[swift-evolution] Proposal: Closures capture weak by default

Gwendal Roué gwendal.roue at gmail.com
Tue Dec 8 11:28:10 CST 2015

I’m really not found at all of having `let` properties captured by closures when used without explicit `self`.

Three reasons:

REASON 1. When `self` is not mandatory, then adding self should have no impact whatsoever.

Why should one add a self that is not mandatory?

1. for symmetry (1):

	self.foo = other.foo
	let delta = self.x - other.x

2. for symmetry (2):
	init(a:String, index:Int) {
		self.name = name
		self.position = index+1	// keep 1-based value for implementation reasons

3. add your own reasons to use an explicit self even when not required, and I’m sure you did.

So generally speaking, using self when not mandatory should have no impact on the program at all.

REASON 2. What happens when a property starts its life as `let`, but turns `var` eventually? For example, the property eventually becomes lazy. OK now it’s is illegal to use the property without explicit `self` in closures, and you break a bunch of code. And you need to bump the major version of your package. Just because you turn a `let foo: String` into `lazy var foo: String = …`.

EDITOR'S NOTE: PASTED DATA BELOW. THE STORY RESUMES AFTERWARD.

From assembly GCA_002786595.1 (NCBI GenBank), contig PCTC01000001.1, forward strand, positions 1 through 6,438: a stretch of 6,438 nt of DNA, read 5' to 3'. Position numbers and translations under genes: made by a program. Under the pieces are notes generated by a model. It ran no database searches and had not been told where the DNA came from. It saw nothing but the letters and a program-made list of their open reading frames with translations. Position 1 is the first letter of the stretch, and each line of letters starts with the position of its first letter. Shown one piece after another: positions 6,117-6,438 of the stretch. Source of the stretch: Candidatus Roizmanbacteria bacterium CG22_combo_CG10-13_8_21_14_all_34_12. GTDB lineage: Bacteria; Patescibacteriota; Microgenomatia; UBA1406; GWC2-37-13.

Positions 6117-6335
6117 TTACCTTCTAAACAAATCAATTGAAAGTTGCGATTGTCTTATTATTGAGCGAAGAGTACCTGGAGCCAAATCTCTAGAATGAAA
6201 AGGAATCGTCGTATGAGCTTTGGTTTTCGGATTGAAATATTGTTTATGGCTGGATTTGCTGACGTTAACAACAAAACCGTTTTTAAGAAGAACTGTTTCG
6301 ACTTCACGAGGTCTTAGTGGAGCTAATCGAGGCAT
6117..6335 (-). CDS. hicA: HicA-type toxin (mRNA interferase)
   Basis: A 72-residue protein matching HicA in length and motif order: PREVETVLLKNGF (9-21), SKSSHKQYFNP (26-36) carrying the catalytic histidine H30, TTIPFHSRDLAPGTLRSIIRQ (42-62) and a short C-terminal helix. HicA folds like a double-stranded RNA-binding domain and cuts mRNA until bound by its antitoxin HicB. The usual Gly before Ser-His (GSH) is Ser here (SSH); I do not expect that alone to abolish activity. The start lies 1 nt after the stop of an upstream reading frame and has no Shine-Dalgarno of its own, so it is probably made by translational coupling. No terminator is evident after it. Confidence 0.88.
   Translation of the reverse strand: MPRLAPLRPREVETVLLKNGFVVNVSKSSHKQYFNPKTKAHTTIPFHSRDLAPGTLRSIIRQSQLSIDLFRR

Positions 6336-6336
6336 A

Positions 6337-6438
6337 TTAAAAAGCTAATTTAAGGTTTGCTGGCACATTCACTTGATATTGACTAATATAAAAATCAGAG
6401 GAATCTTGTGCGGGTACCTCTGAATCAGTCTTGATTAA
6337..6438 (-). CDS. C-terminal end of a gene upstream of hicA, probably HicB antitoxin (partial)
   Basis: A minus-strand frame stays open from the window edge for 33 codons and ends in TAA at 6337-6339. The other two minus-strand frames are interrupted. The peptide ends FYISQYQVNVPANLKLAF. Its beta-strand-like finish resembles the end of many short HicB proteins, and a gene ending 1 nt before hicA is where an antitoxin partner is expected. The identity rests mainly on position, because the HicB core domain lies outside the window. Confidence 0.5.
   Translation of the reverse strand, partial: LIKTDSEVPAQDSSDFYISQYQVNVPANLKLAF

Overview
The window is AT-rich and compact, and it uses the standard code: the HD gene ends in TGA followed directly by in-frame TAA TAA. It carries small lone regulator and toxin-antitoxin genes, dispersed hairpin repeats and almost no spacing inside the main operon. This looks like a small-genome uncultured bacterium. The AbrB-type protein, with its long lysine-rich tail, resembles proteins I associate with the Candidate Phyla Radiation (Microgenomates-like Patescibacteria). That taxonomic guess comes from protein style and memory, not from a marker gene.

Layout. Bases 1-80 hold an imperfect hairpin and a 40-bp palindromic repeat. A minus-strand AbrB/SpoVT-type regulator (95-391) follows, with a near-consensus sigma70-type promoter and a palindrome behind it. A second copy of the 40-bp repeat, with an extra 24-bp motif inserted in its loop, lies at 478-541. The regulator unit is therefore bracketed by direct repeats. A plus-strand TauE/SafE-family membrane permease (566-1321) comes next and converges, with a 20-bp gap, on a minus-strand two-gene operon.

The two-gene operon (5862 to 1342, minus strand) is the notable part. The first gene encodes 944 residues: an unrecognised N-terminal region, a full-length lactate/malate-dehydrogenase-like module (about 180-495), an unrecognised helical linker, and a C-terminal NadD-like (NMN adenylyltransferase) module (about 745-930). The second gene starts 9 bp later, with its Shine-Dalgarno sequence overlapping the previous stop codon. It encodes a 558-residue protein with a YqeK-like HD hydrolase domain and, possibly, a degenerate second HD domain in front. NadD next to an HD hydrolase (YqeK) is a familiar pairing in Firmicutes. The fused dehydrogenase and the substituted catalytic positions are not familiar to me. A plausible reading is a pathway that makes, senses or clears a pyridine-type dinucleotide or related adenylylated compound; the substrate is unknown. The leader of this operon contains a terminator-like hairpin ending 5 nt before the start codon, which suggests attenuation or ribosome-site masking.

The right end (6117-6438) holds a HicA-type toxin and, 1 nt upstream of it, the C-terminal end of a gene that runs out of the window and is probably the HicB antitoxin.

That’s not good at all.

REASON 3. It’s simply not clear. Clever, terse, smart, brilliant, but not clear.

Compare to:

	// Obviously only `foo` is captured, and not self:
	let foo = self.foo
	performClosure { foo }

My two cents.
Gwendal Roué

> Le 8 déc. 2015 à 18:01, Paul Cantrell via swift-evolution <swift-evolution at swift.org> a écrit :
>> For 'let' properties of classes, it'd be reasonable to propose having closures capture the *property* directly by default in this way instead of capturing ‘self'
> That would be fantastic.
> I’ve also wondered whether there’s a tidy way for a closure to be tied to the lifecycle of self, so that when self goes away, the closure goes away too. That’s often the desired behavior. On a casual thinking through, though, it seems like a can of worms — and the “guard let self = self else { return }” proposal on another thread gives most of the same benefit.
> P
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